U.S. Citizenship and Immigration Services can grant temporary protected status to people from a country where conditions prevent them from returning safely. Temporary protected status can extend to people who initially entered the country illegally.
In June 2021, the United States Supreme Court heard the case of a couple from El Salvador who had temporary protected status after entering the country unlawfully and wanted to apply for green cards. Ultimately, the Court decided against the couple, a decision which has implications for other immigrants in similar situations.
What did the decision say?
According to the Associated Press, the Supreme Court ruled that only people admitted to the United States under immigration laws are eligible for a change of status to lawful permanent resident. For people who entered the country unlawfully, there was no such admittance. TPS grants nonimmigrant status to foreign nationals but does not make them eligible for a green card.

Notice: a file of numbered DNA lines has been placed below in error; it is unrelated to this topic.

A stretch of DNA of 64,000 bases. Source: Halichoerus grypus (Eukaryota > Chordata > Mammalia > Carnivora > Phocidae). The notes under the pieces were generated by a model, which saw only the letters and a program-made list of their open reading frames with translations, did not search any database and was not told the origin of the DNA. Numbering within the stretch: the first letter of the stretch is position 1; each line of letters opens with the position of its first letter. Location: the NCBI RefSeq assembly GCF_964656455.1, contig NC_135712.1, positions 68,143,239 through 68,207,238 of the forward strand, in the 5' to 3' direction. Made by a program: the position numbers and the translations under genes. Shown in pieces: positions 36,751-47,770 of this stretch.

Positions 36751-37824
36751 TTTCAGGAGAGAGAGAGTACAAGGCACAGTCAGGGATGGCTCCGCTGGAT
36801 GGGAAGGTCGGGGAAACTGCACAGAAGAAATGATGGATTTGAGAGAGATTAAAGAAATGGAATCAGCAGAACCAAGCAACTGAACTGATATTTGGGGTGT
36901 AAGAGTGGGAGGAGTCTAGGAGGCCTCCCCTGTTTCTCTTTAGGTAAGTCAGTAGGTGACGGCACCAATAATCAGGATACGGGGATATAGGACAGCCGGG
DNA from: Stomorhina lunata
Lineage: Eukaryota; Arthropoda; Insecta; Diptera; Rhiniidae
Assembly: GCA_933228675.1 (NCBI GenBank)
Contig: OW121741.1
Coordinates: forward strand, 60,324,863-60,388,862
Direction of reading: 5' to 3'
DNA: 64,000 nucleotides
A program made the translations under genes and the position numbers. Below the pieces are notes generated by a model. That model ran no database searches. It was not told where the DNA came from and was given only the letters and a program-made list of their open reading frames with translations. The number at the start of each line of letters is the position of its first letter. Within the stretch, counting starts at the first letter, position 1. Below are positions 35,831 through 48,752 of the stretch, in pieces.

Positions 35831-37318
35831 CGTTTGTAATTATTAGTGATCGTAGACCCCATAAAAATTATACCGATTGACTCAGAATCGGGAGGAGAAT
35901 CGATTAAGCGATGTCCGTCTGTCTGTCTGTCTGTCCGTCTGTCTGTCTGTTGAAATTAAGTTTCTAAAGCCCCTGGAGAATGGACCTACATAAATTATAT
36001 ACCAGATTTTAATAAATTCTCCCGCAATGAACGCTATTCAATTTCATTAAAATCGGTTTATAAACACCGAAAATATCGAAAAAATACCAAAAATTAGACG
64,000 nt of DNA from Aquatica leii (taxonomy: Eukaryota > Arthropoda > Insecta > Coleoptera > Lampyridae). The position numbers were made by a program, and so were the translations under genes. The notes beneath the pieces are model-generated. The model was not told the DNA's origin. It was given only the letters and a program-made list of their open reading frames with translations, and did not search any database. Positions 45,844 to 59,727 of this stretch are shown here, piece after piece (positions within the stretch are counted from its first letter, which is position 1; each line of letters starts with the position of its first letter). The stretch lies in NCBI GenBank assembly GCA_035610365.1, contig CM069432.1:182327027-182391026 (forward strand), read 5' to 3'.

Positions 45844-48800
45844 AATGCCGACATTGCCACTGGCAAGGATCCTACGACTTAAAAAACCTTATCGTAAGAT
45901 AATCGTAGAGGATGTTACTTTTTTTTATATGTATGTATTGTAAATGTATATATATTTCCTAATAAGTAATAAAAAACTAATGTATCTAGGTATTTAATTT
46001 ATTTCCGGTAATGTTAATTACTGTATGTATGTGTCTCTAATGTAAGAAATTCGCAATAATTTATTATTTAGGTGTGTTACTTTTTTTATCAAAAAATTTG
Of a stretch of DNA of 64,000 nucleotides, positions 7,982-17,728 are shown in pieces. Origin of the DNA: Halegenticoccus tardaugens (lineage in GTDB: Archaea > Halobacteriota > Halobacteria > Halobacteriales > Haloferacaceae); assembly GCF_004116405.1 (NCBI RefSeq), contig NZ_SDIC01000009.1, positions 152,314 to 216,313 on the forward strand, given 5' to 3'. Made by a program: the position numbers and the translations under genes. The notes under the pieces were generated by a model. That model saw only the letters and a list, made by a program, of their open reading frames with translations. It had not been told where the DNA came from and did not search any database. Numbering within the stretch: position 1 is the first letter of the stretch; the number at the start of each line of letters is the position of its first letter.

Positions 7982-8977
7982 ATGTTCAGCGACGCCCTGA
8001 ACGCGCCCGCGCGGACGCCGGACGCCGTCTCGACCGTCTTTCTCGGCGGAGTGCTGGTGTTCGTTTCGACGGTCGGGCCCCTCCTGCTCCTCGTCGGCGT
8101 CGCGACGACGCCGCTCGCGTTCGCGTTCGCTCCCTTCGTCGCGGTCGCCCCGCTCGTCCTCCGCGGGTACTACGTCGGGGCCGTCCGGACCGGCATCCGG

Whom does the decision affect?
Currently, the USCIS extends TPS status to people from 11 countries besides El Salvador due to conditions that prevent people from going back. Some of the other countries include Yemen, Sudan, Venezuela, Myanmar, Nicaragua and Haiti. Altogether, there are 400,000 people from the 12 countries with TPS status. However, the decision would only affect those not admitted to the United States at a port of entry.
How could Congress help people with TPS affected by the decision?
There is legislation in Congress that would change the law so that people with temporary protected status who entered the country unlawfully could obtain green cards. It has already passed the House of Representatives, and the current president has expressed support for it.
Before the bill could become law, it would have to pass the Senate. Analysts are uncertain about its chances there.